Sound is incredibly important in video games, both for conveying information and influencing the player's mood. Video game history is packed with memorable tunes, from Tetris' rearrangement of Russian folk song "Korobeiniki," to the iconic Super Mario Bros. theme, to Untitled Goose Game's innovative use of Debussy’s "Préludes." Yet while instrumental tracks are by far the most common, some of the best video game songs also include vocals.
Early video games didn't have the technology to include music with lyrics, limiting 8-bit games to compositions of chiptune beeps and trills. But an impressive catalogue of vocal video game songs has formed since then, many of which are more than capable of standing on their own.
Here are some of the best video game songs that feature vocals, listed in chronological order. Beware: There will be spoilers ahead.
If your video game's opening cinematic is going to be inspired by James Bond films, it needs to include a dramatic theme song. 2004 stealth action game Metal Gear Solid 3: Snake Eater does not disappoint. Written by Norihiko Hibino and crooned by Cynthia Harrell, the bombastic "Snake Eater" wouldn't be out of place in any Bond film, which feels thematically appropriate considering the game is about a super spy.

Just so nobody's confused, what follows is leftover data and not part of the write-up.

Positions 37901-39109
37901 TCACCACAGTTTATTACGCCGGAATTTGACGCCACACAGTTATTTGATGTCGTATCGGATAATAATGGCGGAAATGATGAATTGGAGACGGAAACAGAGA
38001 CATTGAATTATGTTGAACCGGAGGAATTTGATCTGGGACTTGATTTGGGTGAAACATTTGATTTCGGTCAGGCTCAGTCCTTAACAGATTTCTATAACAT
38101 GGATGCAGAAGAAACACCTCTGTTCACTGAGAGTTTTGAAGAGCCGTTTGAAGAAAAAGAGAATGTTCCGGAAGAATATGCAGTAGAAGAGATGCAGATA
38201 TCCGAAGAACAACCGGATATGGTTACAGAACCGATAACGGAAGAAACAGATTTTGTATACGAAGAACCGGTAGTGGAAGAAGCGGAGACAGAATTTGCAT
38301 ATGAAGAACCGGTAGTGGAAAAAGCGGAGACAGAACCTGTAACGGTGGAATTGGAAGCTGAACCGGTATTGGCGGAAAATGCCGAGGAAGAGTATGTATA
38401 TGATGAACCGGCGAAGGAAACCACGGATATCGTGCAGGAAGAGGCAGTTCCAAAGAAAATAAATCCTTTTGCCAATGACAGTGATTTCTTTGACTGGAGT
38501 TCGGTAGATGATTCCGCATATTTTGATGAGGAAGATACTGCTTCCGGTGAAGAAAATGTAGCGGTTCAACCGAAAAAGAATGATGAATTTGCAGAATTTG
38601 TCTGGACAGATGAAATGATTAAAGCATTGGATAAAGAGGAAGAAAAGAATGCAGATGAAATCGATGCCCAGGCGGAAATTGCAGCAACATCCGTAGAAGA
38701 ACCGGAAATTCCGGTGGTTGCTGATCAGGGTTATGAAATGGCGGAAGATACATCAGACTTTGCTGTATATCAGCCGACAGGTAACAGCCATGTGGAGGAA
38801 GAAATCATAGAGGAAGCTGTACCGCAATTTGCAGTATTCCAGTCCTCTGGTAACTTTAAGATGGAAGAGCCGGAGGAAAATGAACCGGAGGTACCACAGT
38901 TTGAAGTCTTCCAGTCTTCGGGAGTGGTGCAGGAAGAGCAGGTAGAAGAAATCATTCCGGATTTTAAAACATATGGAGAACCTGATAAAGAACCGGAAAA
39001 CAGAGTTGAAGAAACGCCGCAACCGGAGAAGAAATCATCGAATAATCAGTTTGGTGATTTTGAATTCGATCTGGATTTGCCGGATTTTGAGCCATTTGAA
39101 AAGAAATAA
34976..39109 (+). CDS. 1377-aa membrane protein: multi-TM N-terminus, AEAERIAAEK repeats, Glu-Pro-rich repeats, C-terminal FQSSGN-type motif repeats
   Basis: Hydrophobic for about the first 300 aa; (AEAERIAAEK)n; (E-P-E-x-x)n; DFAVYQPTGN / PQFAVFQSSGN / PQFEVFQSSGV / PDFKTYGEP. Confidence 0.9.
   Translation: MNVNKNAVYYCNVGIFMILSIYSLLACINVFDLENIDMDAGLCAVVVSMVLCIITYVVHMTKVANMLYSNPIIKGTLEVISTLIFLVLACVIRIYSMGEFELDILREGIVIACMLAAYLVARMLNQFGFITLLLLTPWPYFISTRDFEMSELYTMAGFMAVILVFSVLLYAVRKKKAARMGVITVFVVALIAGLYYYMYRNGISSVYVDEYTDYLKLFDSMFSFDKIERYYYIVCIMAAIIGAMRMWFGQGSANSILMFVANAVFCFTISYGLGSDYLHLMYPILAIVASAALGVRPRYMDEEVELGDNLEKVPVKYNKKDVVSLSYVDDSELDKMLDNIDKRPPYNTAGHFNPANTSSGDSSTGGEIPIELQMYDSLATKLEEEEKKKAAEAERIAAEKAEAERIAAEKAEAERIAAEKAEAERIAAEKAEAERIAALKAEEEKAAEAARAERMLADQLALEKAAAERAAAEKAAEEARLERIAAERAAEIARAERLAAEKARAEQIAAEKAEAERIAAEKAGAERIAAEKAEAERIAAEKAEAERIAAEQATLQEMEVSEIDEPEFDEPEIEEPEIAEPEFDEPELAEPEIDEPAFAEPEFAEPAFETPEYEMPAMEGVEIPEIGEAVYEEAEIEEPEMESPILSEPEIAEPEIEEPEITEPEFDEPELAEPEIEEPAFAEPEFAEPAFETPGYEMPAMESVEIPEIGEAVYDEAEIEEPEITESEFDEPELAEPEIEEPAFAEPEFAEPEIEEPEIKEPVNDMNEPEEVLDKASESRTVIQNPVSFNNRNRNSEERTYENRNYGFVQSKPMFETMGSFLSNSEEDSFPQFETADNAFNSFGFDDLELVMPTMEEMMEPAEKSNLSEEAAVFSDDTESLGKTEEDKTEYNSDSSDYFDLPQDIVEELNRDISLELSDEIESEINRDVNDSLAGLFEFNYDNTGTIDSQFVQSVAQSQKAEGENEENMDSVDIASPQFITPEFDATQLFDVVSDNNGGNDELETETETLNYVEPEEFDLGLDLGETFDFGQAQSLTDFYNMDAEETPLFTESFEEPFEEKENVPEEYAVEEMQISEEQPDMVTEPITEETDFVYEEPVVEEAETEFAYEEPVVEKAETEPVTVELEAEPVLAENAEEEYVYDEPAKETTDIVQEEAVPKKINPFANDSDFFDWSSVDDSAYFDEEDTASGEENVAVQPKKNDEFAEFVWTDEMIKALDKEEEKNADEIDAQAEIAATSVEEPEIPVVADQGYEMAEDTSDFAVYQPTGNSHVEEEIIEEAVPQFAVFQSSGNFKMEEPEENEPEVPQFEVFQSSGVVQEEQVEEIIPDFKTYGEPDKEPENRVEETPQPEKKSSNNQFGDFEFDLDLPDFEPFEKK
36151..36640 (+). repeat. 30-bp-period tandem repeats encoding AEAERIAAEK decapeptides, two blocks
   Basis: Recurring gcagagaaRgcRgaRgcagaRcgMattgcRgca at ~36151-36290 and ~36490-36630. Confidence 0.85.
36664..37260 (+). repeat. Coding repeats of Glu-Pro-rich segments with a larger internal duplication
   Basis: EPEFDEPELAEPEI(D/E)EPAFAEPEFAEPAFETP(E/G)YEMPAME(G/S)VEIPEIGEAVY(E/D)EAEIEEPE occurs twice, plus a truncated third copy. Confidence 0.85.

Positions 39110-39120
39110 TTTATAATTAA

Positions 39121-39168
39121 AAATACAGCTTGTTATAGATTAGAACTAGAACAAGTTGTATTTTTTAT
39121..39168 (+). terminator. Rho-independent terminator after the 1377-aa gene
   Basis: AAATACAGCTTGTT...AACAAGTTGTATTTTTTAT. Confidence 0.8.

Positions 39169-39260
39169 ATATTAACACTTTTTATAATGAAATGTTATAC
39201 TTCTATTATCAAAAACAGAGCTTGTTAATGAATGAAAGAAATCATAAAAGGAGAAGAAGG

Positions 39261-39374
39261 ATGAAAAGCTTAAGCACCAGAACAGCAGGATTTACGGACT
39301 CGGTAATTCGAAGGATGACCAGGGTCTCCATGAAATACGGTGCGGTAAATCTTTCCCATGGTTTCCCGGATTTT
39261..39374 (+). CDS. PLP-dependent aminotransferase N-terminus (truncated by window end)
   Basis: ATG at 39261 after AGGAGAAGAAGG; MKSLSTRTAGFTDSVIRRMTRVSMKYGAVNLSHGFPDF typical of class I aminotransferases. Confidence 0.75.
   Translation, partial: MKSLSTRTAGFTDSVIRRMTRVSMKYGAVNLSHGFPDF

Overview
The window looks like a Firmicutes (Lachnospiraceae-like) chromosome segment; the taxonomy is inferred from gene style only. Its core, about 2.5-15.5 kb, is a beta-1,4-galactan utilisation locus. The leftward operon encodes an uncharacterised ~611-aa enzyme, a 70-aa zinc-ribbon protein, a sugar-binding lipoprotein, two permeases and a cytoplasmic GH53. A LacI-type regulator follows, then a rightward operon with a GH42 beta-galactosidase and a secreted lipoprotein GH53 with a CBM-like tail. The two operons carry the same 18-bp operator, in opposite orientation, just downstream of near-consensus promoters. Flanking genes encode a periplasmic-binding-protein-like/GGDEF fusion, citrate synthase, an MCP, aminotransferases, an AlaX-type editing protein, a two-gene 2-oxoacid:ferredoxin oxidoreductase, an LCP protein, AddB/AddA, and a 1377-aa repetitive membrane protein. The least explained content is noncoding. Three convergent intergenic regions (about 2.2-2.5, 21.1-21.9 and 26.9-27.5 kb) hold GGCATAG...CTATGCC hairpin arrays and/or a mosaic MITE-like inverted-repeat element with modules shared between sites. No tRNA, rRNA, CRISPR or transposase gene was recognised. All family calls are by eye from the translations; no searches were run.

"Snake Eater" is also played during a lengthy scene in which the player climbs a very tall ladder. Steadily climbing a ridiculously tall ladder for two minutes doesn't sound like a fun video game moment, but the song made it one of the celebrated game's most memorable sequences.
One of the best parts of Civilization IV is the sound of "Baba Yetu" playing over the menu screen, which is saying a lot. The turn-based strategy game was universally lauded upon its release in 2005, and still holds up today even after the release of subsequent games in the series.
Composed by Christopher Tin and originally performed by the Soweto Gospel Choir and Royal Philharmonic Orchestra, "Baba Yetu" was the first video game song ever nominated for a Grammy, winning Best Instrumental Arrangement Accompanying Vocalist(s) at the 2011 awards. Its Swahili lyrics are a translation of the Lord's Prayer, and the song has since been performed by numerous choirs around the globe.
"Still Alive" is an obvious inclusion on this list. The game song that launched a thousand memes, Portal's credits track encapsulated the puzzle platformer's deadpan humour and brought the game to a satisfying conclusion in a unique way that has since inspired many others.